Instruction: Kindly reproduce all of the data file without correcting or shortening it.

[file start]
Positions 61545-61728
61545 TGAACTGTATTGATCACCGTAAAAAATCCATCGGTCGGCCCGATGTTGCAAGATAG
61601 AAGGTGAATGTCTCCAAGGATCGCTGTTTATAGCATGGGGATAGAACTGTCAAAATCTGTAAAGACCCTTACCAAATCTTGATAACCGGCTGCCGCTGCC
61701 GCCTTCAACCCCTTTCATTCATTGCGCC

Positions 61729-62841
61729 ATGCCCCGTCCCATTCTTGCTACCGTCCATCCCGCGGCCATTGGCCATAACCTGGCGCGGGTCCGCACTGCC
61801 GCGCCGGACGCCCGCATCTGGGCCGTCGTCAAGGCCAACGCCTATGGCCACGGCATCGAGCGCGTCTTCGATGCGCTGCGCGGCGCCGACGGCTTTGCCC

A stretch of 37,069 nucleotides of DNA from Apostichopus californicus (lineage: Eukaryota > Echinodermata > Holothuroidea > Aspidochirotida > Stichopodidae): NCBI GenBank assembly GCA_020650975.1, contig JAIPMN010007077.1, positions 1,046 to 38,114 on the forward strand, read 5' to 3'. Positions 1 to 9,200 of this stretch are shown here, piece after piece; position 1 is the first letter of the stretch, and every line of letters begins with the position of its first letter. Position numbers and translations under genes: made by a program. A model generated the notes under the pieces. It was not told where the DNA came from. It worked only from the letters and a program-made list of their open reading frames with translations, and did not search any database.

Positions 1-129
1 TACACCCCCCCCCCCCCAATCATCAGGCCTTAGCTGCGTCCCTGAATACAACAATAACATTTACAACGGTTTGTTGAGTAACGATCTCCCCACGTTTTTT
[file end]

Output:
Positions 61545-61728
61545 TGAACTGTATTGATCACCGTAAAAAATCCATCGGTCGGCCCGATGTTGCAAGATAG
61601 AAGGTGAATGTCTCCAAGGATCGCTGTTTATAGCATGGGGATAGAACTGTCAAAATCTGTAAAGACCCTTACCAAATCTTGATAACCGGCTGCCGCTGCC
61701 GCCTTCAACCCCTTTCATTCATTGCGCC

Positions 61729-62841
61729 ATGCCCCGTCCCATTCTTGCTACCGTCCATCCCGCGGCCATTGGCCATAACCTGGCGCGGGTCCGCACTGCC
61801 GCGCCGGACGCCCGCATCTGGGCCGTCGTCAAGGCCAACGCCTATGGCCACGGCATCGAGCGCGTCTTCGATGCGCTGCGCGGCGCCGACGGCTTTGCCC

A stretch of 37,069 nucleotides of DNA from Apostichopus californicus (lineage: Eukaryota > Echinodermata > Holothuroidea > Aspidochirotida > Stichopodidae): NCBI GenBank assembly GCA_020650975.1, contig JAIPMN010007077.1, positions 1,046 to 38,114 on the forward strand, read 5' to 3'. Positions 1 to 9,200 of this stretch are shown here, piece after piece; position 1 is the first letter of the stretch, and every line of letters begins with the position of its first letter. Position numbers and translations under genes: made by a program. A model generated the notes under the pieces. It was not told where the DNA came from. It worked only from the letters and a program-made list of their open reading frames with translations, and did not search any database.

Positions 1-129
1 TACACCCCCCCCCCCCCAATCATCAGGCCTTAGCTGCGTCCCTGAATACAACAATAACATTTACAACGGTTTGTTGAGTAACGATCTCCCCACGTTTTTT